28 April 2009


Media regulatory body lifts ban on phone-ins

Incident details

radio station(s)

ban lifted
(MFWA/IFEX) - On 23 April 2009, the High Authority for Audiovisual Broadcasting and Communication (HAAC), Togo's media regulatory body, lifted a ban it imposed on the country's electronic media preventing them from allowing telephone calls into station programmes.

The ban was lifted after a meeting of the Minister of Communication and Culture, Oulegoh Keyewa, the HAAC and media organisations.

Media Foundation for West Africa's (MFWA) correspondent reported that the suspension occurred on 17 April in the wake of an alleged coup plot involving Kpatcha Gnassingbe, a former defence minister and brother of the country's president.

The correspondent said the HAAC claimed during the ban that allowing public commentary on the alleged coup plot, through phone-ins in the electronic media, would prejudice the case.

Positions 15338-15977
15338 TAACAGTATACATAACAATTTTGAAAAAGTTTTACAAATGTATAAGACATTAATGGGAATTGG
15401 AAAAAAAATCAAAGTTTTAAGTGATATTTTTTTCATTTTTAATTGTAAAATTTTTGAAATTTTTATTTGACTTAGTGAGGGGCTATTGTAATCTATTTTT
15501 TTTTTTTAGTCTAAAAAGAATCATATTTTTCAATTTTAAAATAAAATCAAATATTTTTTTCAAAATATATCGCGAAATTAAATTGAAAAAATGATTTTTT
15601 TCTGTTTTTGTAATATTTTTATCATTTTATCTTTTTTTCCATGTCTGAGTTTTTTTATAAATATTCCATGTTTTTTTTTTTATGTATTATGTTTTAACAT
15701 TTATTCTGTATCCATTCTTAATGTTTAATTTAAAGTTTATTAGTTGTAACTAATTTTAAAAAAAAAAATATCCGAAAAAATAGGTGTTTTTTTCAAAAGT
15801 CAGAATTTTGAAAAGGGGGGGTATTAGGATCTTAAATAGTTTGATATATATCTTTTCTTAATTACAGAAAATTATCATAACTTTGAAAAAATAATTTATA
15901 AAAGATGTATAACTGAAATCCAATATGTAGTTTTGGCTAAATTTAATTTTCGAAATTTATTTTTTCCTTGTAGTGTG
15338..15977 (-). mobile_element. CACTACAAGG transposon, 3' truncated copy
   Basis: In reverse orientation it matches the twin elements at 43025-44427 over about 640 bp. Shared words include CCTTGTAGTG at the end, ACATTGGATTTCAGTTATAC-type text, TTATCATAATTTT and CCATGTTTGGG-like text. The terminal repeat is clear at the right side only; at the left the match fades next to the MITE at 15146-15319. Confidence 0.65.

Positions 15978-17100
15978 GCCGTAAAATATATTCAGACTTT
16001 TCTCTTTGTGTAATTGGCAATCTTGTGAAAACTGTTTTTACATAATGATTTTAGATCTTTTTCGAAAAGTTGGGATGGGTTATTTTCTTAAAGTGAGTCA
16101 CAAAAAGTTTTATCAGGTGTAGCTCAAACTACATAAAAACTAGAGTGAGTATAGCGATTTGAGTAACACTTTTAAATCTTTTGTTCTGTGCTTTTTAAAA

In a press statement, media organisations accused the HAAC of arbitrariness and said that the decision violated the right of the people to access information.

"This decision by HAAC was a serious attack on the practice of the profession and a flagrant violation of Article 3 of the Press and Communication Law which states that: 'the Togolese state guarantees to everyone living in the country the right to be informed, to inform and to have access to sources of information and to means of information in conformity with the laws on communication'."

Updates alert on the phone-in ban: http://www.ifex.org/en/content/view/full/102559


Media Foundation for West Africa
PO Box LG 730
30 Duade Street, Kokomlemle
Legon, Accra
alerts (@) mediafound.org
Phone: +233 21 242470
Fax: +233 21 221084
More from Togo
  • Freedom of the Press 2016: Togo

    The passing of a new penal code in November toughened legislation on press freedom, criminalizing defamation and false news.

  • Freedom of the Press 2015: Togo

    Ranked 137th in annual global media freedom report

  • Freedom of the Press 2014: Togo

    Ranked 146th in annual global media freedom report